If you’re wondering what new features are available courtesy of Windows 11’s Moment 3, let’s have a quick recap.

What’s coming in Moment 3 for Windows 11?

The truth is that Moment 3 isn’t as exciting as the previous Moment released for Windows 11. Not that it doesn’t bring in a lot of stuff, it’s just that there’s no big standout ‘must-have-that’ feature.

What is good to see is a whole lot of elbow grease being put into making Windows 11 more accessible across various fronts. That includes a fair bit of work on Voice Access – controlling Windows 11 via speech (and dictating text) – with a bunch of new English dialects getting support, and the help system being revamped to be much more, erm, helpful. Live captions are being implemented in many more languages, too.

There’s also Content Adaptive Brightness Control (CABC), a feature that can be used to save power – by intelligently dimming the display – and laptop battery life. Or you can use it when your notebook is plugged in, too – that way, you’re still saving a bit of money on your electricity bill (which these days could be helpful, as it all adds up).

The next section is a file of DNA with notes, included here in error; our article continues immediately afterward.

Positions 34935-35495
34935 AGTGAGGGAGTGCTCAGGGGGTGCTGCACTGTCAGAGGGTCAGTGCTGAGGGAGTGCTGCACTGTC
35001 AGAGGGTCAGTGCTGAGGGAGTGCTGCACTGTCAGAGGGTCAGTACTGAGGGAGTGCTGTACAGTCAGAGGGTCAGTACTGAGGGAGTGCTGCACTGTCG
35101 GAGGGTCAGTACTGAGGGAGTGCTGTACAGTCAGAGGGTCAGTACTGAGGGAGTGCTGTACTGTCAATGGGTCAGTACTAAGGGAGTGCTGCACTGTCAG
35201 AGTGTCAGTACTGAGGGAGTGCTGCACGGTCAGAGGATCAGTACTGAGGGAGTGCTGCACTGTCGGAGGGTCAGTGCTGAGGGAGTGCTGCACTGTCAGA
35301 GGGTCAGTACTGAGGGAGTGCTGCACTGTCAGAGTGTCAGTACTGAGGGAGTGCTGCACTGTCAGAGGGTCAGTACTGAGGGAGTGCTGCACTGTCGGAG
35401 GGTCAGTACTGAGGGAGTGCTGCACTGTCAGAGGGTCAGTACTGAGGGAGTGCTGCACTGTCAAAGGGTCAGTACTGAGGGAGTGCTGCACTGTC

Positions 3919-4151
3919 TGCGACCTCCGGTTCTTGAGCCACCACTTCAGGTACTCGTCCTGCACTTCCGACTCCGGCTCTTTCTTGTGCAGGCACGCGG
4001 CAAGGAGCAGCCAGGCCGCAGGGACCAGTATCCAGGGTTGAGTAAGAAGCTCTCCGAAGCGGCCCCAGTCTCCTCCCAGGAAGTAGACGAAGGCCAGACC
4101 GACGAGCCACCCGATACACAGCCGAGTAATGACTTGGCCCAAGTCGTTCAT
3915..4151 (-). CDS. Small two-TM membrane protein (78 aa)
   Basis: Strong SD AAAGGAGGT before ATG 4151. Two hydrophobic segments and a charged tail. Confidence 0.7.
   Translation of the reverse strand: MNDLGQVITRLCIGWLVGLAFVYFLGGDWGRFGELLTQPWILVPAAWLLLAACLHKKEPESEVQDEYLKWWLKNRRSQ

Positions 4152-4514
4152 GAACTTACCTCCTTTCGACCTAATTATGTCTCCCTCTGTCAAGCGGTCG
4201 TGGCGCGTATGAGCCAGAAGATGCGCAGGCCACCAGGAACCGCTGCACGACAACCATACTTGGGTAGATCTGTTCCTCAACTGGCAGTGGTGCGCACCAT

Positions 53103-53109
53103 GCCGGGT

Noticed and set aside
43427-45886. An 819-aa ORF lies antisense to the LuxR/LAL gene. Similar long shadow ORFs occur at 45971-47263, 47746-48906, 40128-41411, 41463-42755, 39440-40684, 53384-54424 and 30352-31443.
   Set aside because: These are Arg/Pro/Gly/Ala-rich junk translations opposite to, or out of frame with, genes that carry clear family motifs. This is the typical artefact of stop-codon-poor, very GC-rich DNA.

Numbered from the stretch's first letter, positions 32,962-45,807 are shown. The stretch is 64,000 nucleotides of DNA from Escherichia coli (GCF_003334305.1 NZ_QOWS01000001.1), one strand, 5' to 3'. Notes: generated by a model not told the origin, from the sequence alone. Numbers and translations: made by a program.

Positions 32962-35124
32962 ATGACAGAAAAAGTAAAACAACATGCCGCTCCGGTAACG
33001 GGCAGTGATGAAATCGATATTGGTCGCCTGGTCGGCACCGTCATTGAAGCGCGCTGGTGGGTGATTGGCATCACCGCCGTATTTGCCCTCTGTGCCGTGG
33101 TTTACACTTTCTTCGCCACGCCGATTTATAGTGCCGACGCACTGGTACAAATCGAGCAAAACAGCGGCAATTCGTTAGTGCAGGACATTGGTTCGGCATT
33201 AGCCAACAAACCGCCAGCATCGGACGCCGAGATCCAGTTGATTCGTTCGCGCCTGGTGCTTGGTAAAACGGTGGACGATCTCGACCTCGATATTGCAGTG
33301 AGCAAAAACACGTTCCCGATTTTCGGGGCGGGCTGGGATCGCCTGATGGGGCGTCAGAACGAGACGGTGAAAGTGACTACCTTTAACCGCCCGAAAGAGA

There’s also a revamp for the settings of Windows 11’s virtual keyboard, allowing you to better control when it pops up, and a new USB4 devices Settings page. Another of the more significant changes, at least for PCs with presence sensors – that can turn your machine on or off automatically, when you leave or return to the device – is the introduction of privacy settings for that feature. That’s definitely a beneficial addition to police which apps get access to that functionality.